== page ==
The KISS – it really works

by sue on November 9, 2009

We’ve all heard of “the KISS principle” – Keep it Short and Simple. When it comes to writing, that’s good advice.

Long words and long sentences make writing hard to follow. Why say something in 25 words when 12 will do?

For example, “The non-compensable evaluation heretofore assigned certain veterans for their service-connected disability is confirmed and continued,” desperately needs to be translated into meaningful English. Let’s try, “Disabled veterans whose physical condition has not changed still won’t receive any money.”

Let’s try this one. “The executive director said that this data represents the first instance in which utilization experience of a large prepayment carrier in covering in-patient mental illness has been analyzed.” You need to be a detective to figure that one out. Perhaps it means, “The executive director says this data will show whether insurance affects the rate of hospitalization for mental illness.” Or maybe not.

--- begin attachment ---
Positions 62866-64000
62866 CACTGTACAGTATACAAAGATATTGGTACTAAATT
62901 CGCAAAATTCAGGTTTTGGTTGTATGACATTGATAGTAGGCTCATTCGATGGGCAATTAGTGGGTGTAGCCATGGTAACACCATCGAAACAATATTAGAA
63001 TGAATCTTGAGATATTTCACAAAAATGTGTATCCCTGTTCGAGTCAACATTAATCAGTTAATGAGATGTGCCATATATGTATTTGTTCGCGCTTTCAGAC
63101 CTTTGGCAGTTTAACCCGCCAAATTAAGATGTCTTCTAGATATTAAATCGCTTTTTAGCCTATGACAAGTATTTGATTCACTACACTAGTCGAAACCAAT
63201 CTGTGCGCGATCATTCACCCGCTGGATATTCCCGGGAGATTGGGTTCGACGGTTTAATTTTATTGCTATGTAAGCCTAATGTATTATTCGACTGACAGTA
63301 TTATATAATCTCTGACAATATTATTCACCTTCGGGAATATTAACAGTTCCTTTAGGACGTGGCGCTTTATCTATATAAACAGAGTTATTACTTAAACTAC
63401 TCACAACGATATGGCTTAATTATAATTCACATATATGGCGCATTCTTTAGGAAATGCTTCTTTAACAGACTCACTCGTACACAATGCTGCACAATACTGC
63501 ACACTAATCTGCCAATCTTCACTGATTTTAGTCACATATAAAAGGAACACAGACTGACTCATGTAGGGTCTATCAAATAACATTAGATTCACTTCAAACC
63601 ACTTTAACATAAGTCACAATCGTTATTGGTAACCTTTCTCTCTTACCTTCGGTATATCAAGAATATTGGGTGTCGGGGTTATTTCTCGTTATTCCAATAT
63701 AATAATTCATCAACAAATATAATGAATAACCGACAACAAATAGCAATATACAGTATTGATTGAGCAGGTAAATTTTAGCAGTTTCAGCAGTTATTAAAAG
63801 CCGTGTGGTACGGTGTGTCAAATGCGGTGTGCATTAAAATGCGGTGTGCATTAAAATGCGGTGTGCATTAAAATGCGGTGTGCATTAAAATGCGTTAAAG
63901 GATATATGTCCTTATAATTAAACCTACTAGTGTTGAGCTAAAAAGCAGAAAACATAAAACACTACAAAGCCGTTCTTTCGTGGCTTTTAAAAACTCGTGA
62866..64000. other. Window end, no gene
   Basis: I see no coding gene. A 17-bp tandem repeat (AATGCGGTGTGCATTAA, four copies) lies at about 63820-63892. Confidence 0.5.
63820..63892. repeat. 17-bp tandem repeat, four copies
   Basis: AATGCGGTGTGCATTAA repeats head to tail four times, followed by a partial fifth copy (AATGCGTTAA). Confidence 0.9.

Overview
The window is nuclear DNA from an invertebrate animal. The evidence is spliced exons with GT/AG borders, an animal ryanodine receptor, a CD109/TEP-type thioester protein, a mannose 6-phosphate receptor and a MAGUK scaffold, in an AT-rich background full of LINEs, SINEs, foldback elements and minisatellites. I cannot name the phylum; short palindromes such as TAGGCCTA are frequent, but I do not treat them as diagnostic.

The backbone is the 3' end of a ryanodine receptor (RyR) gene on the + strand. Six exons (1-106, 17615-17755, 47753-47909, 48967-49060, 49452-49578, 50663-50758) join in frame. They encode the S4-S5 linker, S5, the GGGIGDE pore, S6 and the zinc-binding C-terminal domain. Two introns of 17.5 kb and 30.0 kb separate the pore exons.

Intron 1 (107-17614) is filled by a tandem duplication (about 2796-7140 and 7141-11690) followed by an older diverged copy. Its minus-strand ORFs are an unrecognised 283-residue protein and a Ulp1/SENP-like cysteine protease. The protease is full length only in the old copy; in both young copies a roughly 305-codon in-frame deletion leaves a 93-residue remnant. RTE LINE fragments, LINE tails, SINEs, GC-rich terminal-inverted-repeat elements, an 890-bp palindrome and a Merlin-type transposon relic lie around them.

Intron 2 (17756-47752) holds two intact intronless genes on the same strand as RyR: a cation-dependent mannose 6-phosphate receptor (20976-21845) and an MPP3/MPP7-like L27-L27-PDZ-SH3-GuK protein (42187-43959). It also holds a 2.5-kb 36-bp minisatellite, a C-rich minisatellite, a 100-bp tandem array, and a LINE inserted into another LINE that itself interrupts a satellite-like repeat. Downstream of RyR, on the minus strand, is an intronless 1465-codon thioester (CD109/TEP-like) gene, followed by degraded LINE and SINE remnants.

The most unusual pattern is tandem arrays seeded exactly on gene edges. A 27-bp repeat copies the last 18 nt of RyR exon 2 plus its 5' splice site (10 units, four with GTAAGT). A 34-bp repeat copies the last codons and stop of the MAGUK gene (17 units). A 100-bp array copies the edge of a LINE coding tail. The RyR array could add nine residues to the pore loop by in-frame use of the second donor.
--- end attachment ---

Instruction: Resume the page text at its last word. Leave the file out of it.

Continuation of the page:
Why do people write those big, long, complicated sentences? Do they think convoluted terminology makes them seem smart? As readers, do we think they’re smart? Or do we simply tune out and move on?

So the second rule is Keep it Short and Simple. KISS your writing. Tests of comprehension show that short sentences with simple structure are most easily understood by people with all levels of education. People with five PhDs like clear, plain English just as much as someone without much education. And for the growing number of people we deal with whose first language is not English, clear and plain language is a gift.

I’m not recommending that we write like a Grade One Reader. “See Spot run. Jump, Spot, jump!” But a good rule is to write about who (the subject) did what (the action) to whom or what (the object).

Keep KISS in mind. Your readers will love you for it!

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